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Why Profits Do Not Always Lead to a Positive Cash Flow (and Vice Versa)

Mar 25, 2021

Net profits and a positive cash flow often go hand in hand, but not always. Some businesses report profits on the books while struggling to pay their bills each month. For your business to be successful, your management team must prioritize both profits and cash flow.

Cash Flow vs. Net Profit

It is important to track both cash flow and net profit because these two metrics calculate very different things.

Cash Flow

This term refers to the flow of cash into and out of an organization. A company reports a positive cash flow when its cash inflows exceed its cash outflows during a given period, and a negative cash flow when its cash outflows exceed cash inflows.

Net Profit

Net profit is the amount of earnings that remain after a business deducts associated expenses, such as taxes, costs of goods sold, depreciation, accruals, operating costs, and loan payments.

Net profit and cash flow both report figures that accumulate over a given period, but their inputs rely on different parts of the financial statement.

Cash Flow Calculation

Cash flow reports the change in cash and cash equivalents on the balance sheet over a specified period. Cash means the amounts held in currency and amounts held in checking and certain savings accounts. Cash equivalents are assets that are highly liquid, like certificates of deposit, treasury bills, money market instruments, stocks, and bonds. If businesses are in a pinch, they can quickly liquidate these assets and have almost immediate access to cash.

A cash flow statement breaks cash activity into three categories:

Operating Activities

This section details the cash activity that arises from the entity’s core business. Operating inflows might be sales receipts, collections on receivables, or receipts from insurance claims. Operating outflows might be payroll, rent, and inventory purchases.

Investing Activities

This section reflects the business’s cash activity related to its investment activity. Investing inflows might be sales of fixed assets or collection on loans, and investing outflows might be acquisitions of fixed assets or purchases of new stock investments.

Financing Activities

This section reflects cash that is generated or spent on activities that help fund the company’s operations. Financing inflows might be cash received from issuing equity or debt, and financing outflows might be dividend payments and stock repurchases.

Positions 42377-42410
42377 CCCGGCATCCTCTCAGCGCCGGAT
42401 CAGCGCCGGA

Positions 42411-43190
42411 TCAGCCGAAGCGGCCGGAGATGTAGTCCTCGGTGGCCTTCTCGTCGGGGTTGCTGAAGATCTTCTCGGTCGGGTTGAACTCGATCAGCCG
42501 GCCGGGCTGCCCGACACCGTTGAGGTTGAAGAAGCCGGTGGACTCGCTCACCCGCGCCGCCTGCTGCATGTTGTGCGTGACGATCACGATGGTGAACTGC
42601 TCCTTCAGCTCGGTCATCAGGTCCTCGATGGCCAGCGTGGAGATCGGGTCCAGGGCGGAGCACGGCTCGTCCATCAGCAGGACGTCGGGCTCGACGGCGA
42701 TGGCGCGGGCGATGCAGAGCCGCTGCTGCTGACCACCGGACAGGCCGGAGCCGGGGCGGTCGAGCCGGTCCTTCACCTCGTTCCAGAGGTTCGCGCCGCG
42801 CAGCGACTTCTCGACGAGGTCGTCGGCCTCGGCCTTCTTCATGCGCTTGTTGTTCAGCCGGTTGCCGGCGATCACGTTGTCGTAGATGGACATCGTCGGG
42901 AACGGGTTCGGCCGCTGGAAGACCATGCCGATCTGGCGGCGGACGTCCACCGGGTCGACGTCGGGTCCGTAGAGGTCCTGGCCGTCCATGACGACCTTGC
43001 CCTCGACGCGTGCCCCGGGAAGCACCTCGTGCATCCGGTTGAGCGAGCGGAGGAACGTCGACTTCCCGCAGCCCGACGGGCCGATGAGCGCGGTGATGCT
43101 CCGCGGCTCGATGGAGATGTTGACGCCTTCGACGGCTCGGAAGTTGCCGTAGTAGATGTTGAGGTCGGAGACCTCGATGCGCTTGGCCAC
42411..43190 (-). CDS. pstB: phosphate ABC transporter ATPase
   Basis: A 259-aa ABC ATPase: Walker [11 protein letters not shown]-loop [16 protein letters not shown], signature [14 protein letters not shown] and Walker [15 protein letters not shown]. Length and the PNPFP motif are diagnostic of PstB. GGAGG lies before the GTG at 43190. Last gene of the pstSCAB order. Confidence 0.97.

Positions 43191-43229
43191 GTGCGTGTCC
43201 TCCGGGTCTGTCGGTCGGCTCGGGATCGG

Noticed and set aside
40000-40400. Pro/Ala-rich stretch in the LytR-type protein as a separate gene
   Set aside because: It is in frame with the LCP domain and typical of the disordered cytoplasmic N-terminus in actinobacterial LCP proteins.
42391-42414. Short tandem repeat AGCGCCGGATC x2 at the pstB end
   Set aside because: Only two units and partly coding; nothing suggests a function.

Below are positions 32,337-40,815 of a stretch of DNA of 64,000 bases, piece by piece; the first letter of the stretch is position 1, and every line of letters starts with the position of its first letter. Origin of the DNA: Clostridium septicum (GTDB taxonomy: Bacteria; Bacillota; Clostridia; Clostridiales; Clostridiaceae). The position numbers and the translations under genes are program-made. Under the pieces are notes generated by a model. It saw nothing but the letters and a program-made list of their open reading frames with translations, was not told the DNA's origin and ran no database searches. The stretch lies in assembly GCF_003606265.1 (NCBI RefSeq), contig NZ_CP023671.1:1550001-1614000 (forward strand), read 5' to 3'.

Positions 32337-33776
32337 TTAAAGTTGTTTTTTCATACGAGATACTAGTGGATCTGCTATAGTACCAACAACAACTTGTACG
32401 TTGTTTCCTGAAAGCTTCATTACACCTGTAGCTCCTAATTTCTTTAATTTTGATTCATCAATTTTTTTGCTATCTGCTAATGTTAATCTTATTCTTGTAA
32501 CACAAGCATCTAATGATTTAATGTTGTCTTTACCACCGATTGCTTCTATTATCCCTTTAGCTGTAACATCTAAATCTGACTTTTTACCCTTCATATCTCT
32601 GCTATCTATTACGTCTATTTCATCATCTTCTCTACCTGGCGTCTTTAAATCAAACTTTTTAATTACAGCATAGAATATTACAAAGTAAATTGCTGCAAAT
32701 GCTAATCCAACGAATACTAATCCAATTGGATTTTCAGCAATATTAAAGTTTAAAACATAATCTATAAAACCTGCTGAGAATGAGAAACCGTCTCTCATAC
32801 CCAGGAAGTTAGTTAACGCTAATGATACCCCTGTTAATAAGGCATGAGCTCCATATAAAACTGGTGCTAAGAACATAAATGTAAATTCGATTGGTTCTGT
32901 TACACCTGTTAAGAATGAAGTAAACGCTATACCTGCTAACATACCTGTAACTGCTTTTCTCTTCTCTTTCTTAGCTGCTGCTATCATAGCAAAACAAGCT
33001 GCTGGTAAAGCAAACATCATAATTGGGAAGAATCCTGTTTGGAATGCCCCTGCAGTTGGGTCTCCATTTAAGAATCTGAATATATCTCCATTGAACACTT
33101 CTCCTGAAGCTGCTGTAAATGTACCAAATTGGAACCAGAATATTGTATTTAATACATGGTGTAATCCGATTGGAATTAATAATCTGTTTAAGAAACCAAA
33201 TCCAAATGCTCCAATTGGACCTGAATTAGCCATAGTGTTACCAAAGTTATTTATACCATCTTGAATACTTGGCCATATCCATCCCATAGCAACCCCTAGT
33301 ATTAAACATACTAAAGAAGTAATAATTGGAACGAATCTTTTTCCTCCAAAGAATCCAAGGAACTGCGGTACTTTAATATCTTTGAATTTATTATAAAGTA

A cash flow statement can be presented alongside the balance sheet and income statement to help the financial statement users assess how well the company manages its cash. Without the cash flow statement, users of the financial statements can see changes in cash balances, but they do not know where or how that cash is being used.

Net Profit Calculation

Net profit is reflected on the income statement. Net profit is calculated as follows:

– Costs of goods sold
– Operating Expenses
+ Other revenue
– Other Expenses
   Net Profit

It takes net profit to create cash at some point in time. When you get paid and when you pay your expenses drives when that net profit turns into cash. Consider revenue. When a business makes a sale, their customer can pay in cash or can promise to pay later. Either way, the business records revenue, but if a customer pays on credit, the business will not have an inflow of cash. They will instead record a receivable. Only when they collect on that receivable will there be a cash inflow. This timing difference is why users of the financial statements cannot glean information about a business’s cash activity by looking at its income statement.

In addition to timing differences, the income statement records items that may never have a direct corresponding cash effect. Consider depreciation, which is accrued monthly or annually on assets that a business owns. Depreciation reduces a business’s profit, but a business will not have a corresponding cash outlay for this expense.

Manage Your Business Using Both Metrics

Your business’s net profit calculation is important, but so is its cash position. By reviewing your cash activity regularly and forecasting your cash flow, your business will have a better chance at sustaining its successes. To learn more about how to use cash information to better manage your business, reach out to your CRI advisor.

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